Ladyhawke also has a penchant for cats, toys, video games + zombies, and her musical identity is bolstered by a strong visual identity, which again, is very much indebted to The 80s. With a combination of retro T-shirts, skinny jeans, waistcoats, plaid shirts, leather jackets and Doc Martens, finished off with Pips soft feminine features, long platinum blonde hair and either a headband or her trademark flat-brimmed black hat. Her best friend and artist, Sarah Larnach, is also the person responsible for the eye-catching watercolour paintings that adorn all of her record sleeves, and can be seen in the stunning My Delirium promo video. At 9.15pm, Ladyhawke bashfully walks on stage following in the footsteps of her all-male live band, with expectations from the packed Bristol Academy particularly high, as just a little over an hour ago, Patrick Wolf gave a typically flamboyant, outlandish and engrossing performance!
As with her self-titled debut album, the mercurial Magic is the opening song in tonights set list and includes the rather apt lyric, "You came to my show and I saw you in the crowd, I didn't know your name, I didn't know your name." Before her honeyed / lambent vocals and the catchy, cloud-bursting chorus, "One journey for you, but it's worth it, one life and with me and it's magic," reels us in. Towards the end of the track, Pip swings her guitar to one side to play additional keyboards, helping dapple and lather the omnipotent vintage analogue synth sound, which is complimented by a visual feast of blue, yellow, purple and pink lighting, that frequently silhouettes the group.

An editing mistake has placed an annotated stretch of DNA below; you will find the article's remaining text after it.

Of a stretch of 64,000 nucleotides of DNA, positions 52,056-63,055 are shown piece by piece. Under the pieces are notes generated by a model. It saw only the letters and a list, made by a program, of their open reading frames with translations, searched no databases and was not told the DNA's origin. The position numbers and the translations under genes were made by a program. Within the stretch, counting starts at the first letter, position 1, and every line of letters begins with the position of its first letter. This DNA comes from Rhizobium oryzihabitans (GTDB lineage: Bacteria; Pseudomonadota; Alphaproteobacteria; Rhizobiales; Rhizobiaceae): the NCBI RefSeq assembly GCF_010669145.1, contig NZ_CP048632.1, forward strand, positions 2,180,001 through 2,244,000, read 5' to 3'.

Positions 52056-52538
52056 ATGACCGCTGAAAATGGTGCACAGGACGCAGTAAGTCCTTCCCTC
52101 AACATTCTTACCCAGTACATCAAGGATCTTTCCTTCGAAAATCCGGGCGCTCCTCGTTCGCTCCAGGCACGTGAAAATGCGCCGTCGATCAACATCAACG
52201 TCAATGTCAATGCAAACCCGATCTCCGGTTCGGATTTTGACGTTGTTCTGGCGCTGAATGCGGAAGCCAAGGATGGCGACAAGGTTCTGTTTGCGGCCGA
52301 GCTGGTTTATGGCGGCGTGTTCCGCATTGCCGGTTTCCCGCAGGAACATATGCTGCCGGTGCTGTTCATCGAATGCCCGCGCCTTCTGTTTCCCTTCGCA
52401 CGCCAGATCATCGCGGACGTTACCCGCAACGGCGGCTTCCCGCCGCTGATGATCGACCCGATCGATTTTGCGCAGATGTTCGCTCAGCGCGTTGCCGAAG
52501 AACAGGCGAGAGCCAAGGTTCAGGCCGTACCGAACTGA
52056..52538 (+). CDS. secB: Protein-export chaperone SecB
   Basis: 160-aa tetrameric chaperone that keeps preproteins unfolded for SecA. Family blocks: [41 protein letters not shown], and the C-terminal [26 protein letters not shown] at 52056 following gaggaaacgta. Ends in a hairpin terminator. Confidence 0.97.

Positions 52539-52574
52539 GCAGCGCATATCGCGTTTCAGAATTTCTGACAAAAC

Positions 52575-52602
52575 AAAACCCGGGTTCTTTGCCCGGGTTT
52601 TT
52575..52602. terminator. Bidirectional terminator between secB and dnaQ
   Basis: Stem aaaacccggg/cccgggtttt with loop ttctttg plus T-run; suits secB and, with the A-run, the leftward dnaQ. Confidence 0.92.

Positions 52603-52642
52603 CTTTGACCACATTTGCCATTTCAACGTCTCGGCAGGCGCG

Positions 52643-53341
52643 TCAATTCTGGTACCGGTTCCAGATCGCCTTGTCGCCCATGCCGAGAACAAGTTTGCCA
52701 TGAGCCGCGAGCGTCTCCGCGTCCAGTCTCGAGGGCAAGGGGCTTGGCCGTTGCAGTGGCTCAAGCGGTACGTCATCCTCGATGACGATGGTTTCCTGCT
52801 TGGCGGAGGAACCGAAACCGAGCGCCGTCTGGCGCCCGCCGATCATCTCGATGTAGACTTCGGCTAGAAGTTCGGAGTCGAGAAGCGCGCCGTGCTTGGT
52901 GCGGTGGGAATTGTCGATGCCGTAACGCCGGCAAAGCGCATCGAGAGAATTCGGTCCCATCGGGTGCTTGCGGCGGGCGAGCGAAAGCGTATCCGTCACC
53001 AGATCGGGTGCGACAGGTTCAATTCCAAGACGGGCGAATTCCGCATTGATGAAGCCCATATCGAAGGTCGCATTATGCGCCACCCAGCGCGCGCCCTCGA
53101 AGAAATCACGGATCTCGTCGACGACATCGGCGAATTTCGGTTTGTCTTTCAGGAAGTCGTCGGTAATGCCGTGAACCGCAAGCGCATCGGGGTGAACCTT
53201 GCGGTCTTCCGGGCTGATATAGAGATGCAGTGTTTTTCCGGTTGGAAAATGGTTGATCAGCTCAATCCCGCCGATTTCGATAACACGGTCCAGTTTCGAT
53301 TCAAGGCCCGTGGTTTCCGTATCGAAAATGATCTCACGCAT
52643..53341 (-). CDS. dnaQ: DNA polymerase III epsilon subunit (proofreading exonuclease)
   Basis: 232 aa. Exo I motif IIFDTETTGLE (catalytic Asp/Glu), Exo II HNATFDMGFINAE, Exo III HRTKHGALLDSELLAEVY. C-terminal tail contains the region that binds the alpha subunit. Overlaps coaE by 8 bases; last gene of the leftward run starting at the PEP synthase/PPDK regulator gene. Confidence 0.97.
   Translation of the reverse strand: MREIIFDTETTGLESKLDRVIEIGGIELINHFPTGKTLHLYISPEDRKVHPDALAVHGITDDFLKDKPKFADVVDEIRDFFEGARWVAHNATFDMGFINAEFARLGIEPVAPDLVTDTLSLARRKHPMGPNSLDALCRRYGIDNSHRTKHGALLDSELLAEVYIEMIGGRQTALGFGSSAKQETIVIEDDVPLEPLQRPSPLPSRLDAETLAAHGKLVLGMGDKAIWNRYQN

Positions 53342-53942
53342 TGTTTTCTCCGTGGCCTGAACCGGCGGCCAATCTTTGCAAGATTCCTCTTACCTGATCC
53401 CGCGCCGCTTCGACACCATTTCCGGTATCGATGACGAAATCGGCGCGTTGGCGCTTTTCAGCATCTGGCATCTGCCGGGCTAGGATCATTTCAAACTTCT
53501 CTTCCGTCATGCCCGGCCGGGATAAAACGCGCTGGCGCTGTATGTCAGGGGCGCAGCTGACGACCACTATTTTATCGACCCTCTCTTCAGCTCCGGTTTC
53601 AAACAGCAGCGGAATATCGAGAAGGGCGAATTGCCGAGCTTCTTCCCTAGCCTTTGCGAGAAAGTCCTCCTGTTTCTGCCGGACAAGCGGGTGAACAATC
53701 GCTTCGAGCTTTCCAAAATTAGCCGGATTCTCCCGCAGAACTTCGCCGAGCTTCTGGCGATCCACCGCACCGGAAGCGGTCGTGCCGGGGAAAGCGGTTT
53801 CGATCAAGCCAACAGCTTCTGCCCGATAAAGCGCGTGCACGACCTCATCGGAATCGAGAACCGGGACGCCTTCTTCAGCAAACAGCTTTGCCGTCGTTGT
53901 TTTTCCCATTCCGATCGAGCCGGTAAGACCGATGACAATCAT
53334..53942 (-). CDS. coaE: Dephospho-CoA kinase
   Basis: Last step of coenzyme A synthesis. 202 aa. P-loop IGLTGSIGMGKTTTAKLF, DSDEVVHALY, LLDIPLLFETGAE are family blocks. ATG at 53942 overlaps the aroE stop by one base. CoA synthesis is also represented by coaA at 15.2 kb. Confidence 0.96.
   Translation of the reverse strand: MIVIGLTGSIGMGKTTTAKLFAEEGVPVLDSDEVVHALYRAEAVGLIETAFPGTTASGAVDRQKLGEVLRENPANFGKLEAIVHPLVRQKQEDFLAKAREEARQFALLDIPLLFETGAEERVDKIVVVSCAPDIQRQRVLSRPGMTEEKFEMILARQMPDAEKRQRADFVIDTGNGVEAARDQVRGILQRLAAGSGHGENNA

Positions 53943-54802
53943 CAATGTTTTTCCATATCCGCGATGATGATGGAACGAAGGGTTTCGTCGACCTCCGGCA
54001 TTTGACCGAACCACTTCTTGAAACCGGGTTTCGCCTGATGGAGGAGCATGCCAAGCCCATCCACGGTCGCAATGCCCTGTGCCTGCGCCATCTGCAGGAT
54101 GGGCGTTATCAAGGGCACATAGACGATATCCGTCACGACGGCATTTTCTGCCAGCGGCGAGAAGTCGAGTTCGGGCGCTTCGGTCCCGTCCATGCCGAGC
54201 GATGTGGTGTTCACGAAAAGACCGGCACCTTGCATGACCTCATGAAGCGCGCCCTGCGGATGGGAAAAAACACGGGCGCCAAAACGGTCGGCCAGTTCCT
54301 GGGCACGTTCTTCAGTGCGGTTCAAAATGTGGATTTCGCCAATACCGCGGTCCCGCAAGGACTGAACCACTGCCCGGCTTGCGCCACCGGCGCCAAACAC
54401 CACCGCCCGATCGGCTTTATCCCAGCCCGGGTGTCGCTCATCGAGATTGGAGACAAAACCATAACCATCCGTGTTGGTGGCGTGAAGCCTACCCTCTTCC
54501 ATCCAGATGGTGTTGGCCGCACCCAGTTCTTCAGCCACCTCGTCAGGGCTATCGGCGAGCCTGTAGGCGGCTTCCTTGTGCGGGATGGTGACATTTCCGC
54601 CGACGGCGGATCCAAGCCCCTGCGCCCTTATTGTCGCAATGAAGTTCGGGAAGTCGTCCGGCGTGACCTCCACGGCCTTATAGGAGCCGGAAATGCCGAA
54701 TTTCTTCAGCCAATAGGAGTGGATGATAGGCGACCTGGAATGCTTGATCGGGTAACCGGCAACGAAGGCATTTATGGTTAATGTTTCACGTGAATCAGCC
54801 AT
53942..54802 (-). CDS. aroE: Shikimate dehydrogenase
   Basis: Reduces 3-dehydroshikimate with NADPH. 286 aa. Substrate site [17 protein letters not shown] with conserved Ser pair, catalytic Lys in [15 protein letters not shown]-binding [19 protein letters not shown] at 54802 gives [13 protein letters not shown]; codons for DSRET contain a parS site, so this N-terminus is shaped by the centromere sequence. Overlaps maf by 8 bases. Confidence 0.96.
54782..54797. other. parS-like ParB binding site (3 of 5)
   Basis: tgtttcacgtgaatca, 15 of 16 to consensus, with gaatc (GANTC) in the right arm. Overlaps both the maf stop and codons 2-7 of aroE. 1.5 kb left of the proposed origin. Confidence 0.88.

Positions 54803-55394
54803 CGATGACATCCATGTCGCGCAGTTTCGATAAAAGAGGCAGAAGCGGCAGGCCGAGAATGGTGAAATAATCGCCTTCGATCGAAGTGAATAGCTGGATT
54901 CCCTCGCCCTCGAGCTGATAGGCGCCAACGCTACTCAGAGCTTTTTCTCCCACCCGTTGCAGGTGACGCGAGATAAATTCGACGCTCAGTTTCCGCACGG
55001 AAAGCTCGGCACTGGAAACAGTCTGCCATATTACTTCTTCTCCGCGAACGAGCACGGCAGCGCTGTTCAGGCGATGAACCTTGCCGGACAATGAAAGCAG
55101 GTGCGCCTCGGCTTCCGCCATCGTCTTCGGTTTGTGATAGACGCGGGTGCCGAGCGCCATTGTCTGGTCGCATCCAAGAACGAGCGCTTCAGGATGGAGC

Thank You Bristol she beams afterwards, acknowledging the audiences applause, before Professional Suicide starts up one of the darker moments in Ladyhawkes canon. Rinsed with castigating lyrics that seem to be aimed at someone who has wronged her, You do what you want and you play what you want, but its shit what you do and it sucks what you play its professional suicide, professional suicide. The hooky told-you-so, Na na na, na na na na and the scattershot / dextrous drum pattern, briefly lightens the mood, before the ultimate put-down for any fallen musician is unleashed with the stinging kiss-off line, Youre always bagging me behind my back, you must be making up for what you lack. I see you had a hit in 89, too bad we all dont age as good as wine. Ouch!